This article originally appeared in the Hudson Valley Press
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Hudson Valley Press

Pine Street African Burial Ground Hosts Ceremony

HUDSON VALLEY PRESS — Some 200 people participated in a community gratitude ceremony on Saturday, to commemorate the successful preservation of a long-forgotten Kingston historical site — the unmarked resting place of many colonial and early-American New York slaves.




By Hudson Valley Press

KINGSTON – Some 200 people participated in a community gratitude ceremony on Saturday, to commemorate the successful preservation of a long-forgotten Kingston historical site — the unmarked resting place of many colonial and early-American New York slaves.

A event, including a drum procession, guest speakers, Harambee prayer circle, and discussion, was held at the Pine Street African Burial Ground, located on the outskirts of uptown Kingston, near St. James Street, at the backyard of #157 Pine.

It was the public’s first viewing of the lost graveyard — a kick-off for Kingston’s 7th Annual Juneteenth Celebration in honor of African American freedom from slavery, held later that same afternoon at Hasbrouck Park, down Delaware Avenue.

“Don’t erase our history, we must watch over our ancestors. This cemetery, this gravesite, where our ancestors are, we will watch over them. Ancestors must rest in peace,” said Odell Winfield, library director of the A.J. Williams-Myers African Roots Center. “We must claim our space. I do acknowledge the Land Trust, Open Space, and all the other allies that helped us create this space, where our ancestors rest, but we must take care of our ancestors,” he said.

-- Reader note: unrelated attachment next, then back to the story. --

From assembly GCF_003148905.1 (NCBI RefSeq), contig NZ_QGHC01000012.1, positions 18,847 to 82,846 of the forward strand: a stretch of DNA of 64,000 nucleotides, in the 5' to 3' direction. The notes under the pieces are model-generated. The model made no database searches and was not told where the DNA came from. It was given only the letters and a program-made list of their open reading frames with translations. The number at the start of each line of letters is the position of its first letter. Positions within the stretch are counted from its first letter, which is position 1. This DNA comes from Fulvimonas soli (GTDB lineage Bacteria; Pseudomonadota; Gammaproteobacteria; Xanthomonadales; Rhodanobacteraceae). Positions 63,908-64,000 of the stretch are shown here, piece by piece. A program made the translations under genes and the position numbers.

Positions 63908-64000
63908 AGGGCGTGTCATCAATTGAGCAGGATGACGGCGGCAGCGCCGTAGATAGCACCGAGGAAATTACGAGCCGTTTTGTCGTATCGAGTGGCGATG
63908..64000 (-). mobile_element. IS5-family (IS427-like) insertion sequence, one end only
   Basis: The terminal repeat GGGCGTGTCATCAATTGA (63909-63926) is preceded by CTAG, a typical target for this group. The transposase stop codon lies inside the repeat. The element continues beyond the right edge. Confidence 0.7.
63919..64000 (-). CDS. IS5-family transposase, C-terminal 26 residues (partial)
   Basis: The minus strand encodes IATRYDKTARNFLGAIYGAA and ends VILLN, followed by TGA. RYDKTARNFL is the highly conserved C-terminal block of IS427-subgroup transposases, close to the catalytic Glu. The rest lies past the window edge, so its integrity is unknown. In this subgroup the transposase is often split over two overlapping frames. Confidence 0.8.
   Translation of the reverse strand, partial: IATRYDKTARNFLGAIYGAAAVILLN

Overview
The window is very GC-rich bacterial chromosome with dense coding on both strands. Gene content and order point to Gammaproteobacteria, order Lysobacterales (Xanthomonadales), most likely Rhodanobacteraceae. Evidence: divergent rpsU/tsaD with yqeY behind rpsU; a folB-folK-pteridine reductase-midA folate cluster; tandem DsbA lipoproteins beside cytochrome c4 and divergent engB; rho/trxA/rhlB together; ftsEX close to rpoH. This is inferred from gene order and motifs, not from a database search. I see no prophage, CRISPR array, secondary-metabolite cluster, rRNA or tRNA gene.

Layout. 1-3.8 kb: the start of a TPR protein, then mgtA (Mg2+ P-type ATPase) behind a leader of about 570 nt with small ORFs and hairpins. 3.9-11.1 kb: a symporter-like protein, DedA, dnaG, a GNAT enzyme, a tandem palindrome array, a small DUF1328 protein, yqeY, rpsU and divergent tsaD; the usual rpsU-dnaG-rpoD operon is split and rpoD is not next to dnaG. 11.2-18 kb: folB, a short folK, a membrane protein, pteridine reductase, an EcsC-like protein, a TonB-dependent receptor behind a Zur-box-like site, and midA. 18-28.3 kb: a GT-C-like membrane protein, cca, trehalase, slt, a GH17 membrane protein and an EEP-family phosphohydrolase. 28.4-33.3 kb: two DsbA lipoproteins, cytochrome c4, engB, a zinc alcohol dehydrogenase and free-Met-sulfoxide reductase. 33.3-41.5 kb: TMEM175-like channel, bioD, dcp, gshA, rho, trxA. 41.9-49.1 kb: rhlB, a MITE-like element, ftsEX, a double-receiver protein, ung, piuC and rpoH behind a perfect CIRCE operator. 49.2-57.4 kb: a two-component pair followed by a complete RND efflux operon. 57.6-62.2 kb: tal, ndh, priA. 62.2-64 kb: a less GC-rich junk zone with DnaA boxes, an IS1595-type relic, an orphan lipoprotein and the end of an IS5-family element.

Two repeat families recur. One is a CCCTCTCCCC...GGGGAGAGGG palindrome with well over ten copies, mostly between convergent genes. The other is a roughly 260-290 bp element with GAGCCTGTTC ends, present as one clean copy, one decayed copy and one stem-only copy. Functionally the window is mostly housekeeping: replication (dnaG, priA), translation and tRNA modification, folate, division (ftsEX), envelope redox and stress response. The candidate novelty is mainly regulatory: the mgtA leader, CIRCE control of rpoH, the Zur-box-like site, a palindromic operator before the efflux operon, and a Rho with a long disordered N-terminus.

“This African burial here, it was a community effort, it was not about a color barrier, it was a whole diversity of a community that came together, that saw this was important enough to say, we need to do something about it,” agreed Tyrone Wilson, executive director of Harambee, Coalition.

A total of $140,000 has been collected, through the Kingston Land Trust, donors including Scenic Hudson, and the Old Dutch Church – allowing the property to be purchased this spring. A remaining $60,000 fundraising goal remains to rehabilitate the existing house into an interpretive center, operated by Harambee Coalition. Other projects include further ground-penetrating radar, and possible exhumation testing.

Interest in the project began in 1990, during a reconnaissance archaeological survey conducted by Joseph Diamond, a SUNY New Paltz Anthropology professor, and Edwin Ford, the Kingston city historian. They were looking for an African burial ground noted on old area maps, including specifically the 1870 and 1875 Beers Atlas of Ulster County.

Neighbor Andrew Kirschner gave the two researchers a box of human bones collected from his basement floor, while repairing water lines. Kingston Police sent the remains to the Onondaga County medical examiner. Forensic anthropologist Dr. William Rodriguez declared the bones “probably African-American in origin.” Diamond reported the findings in a paper presented in 2001 to 68th annual meeting of the Eastern States Archaeological Federation, in Watertown NY, titled “Owned in Life, Owned in Death: The Pine Street African and African American Burial Ground in Kingston, New York.”

Evidence from the maps, combined with other historical records including deeds and old meeting minutes, were corroborated by the human skeletons, and later also ground-penetrating radar, showing multiple grave plots, some of them layered and criss-crossed.